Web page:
Earlier this week the CDC issued a startling report blaming vaping for reversing the decline in youth tobacco use over the last several years. CDC Director Robert Redfield said in a statement, “The skyrocketing growth of young people’s e-cigarette use over the past year threatens to erase progress made in reducing youth tobacco use” and claimed, “It’s putting a new generation at risk for nicotine addiction.”
But not so fast.
Across the pond, there’s a different perspective in the vaping versus smoking debate. A report from Public Health England, the UK public health agency, concluded that “E-cigarettes are attracting very few young people who have never smoked into regular use, and e-cigarettes do not appear to be undermining the long-term decline in cigarette smoking in the UK among young people.”
Public Health England also concluded that “despite some experimentation with these devices among never smokers, e-cigarettes are attracting very few young people who have never smoked into regular use.”
According to the agency, the most common reason for vaping is and continues to be quitting smoking. Public Health England also reported that on average, smokers who were vaping, “on average have higher motivation to stop smoking than other smokers.”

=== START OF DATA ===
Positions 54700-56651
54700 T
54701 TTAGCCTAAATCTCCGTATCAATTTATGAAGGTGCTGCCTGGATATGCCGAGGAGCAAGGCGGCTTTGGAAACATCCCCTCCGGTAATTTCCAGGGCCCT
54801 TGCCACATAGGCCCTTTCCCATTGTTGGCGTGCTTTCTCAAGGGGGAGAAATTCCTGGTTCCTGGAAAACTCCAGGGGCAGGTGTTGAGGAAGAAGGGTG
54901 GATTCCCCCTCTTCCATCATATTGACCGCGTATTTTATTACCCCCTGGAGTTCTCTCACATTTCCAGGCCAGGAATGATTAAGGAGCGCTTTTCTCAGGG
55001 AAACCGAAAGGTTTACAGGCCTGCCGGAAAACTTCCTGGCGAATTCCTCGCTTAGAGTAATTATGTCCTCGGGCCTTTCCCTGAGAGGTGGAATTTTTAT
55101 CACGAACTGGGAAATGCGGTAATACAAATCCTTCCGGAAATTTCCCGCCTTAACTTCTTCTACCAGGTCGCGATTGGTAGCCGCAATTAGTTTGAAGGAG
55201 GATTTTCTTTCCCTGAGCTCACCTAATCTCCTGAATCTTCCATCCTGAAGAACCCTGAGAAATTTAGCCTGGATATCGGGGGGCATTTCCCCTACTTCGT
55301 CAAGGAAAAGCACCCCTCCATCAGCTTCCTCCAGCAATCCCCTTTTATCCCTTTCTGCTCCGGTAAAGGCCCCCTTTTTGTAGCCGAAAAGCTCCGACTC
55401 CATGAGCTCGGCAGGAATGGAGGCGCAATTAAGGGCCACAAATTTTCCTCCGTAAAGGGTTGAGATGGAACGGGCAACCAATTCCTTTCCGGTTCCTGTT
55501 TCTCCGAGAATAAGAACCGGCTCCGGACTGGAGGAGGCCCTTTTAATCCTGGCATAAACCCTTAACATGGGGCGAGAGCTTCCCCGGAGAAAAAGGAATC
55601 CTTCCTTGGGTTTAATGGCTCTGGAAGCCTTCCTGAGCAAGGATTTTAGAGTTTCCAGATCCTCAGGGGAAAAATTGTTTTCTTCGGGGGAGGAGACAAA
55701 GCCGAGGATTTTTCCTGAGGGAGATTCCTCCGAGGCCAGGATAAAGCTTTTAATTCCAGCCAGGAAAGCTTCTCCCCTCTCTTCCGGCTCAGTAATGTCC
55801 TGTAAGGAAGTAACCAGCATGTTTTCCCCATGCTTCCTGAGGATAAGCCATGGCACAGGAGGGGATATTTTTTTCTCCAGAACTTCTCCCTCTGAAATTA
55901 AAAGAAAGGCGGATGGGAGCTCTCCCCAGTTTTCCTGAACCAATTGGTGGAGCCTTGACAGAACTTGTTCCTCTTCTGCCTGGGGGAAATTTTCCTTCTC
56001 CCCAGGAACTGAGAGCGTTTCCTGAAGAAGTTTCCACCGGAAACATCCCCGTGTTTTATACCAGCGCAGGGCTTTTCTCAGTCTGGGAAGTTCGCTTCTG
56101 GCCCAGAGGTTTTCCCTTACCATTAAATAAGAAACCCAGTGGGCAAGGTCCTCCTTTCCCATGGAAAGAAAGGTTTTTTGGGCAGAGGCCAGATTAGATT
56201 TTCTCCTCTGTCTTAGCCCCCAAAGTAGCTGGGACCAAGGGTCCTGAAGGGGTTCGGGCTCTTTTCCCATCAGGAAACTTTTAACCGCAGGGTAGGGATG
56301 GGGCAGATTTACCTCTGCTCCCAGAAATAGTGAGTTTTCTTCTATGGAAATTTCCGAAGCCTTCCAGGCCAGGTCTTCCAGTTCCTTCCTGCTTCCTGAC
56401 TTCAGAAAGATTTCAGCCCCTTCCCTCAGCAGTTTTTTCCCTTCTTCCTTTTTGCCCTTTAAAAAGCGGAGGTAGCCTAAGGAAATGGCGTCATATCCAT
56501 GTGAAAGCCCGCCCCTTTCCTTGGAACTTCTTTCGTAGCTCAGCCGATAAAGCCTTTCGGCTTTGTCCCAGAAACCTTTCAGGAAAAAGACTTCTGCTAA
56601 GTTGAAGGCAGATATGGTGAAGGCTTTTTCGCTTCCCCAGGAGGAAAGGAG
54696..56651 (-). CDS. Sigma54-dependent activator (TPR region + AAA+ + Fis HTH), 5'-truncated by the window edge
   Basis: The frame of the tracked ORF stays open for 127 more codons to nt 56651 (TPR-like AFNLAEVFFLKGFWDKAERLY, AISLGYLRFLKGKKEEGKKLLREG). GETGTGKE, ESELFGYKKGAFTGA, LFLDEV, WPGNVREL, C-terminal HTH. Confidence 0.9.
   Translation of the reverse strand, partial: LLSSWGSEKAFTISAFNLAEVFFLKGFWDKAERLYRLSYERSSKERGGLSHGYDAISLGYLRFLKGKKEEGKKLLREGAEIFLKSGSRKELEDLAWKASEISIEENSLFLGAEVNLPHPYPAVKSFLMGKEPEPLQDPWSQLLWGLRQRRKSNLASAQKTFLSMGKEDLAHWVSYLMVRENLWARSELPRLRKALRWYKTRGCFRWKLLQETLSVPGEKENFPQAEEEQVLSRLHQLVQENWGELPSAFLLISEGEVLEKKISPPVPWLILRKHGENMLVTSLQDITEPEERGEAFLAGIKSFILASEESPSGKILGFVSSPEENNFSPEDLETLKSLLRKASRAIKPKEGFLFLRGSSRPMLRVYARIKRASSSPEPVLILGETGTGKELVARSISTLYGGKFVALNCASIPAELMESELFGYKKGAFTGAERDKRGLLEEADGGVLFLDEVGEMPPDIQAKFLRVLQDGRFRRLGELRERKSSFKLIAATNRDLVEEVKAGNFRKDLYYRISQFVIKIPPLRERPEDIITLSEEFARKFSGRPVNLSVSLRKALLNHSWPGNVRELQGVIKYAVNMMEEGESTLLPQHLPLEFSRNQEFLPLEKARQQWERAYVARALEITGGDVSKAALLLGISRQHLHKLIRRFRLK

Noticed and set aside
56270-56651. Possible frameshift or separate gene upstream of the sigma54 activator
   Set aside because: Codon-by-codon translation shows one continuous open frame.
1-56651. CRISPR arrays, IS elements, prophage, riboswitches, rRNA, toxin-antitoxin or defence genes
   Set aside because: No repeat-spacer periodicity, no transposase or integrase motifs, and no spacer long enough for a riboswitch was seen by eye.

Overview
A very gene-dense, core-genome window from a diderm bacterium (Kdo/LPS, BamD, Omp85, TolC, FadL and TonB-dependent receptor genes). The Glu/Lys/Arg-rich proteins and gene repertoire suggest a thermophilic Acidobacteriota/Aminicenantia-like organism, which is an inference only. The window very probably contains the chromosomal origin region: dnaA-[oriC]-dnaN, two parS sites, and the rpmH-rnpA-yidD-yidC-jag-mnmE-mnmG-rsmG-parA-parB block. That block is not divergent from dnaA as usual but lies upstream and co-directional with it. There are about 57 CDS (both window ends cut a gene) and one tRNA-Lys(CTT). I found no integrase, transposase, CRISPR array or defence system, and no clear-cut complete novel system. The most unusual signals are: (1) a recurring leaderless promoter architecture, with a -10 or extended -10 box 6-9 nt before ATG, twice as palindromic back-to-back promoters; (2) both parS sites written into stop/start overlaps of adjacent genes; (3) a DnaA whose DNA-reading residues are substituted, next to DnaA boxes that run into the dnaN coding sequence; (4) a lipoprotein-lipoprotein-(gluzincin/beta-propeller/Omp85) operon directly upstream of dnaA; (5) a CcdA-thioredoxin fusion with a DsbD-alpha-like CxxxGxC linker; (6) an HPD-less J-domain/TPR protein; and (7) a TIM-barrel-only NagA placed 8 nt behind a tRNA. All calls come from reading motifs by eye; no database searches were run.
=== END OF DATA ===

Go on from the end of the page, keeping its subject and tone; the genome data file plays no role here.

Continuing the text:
The main area of contention between the two agencies is whether or not youth vaping will lead eventually to smoking , and whether or not vaping is a type of “gateway” to smoking.
The Public Health England report stated, “Never smokers in the UK who try e-cigarettes are more likely to have tried smoking subsequently than those who have not tried e-cigarettes. A causal link has not been established and neither has progression to regular smoking.”
The report also claimed that smoking cessation rates had increased significantly.
“In the first half of 2017, quit success rates in England were at their highest rates so far observed and for the first time, parity across different socio-economic groups was observed. It is plausible that e-cigarettes have contributed to this.”
There is some agreement in the vaping versus smoking debate. Researchers on both sides of the argument agree that further research is needed, and that preventing underage e-cigarette use is critical, utilizing tools such as age restrictions. More research is also needed on the trajectory of e-cigarette usage in youth in both directions – not only from e-cigarette usage to smoking, but from smoking to e-cigarette use as well.
Soupwire has the latest in vaping news and the vaping versus smoking debate.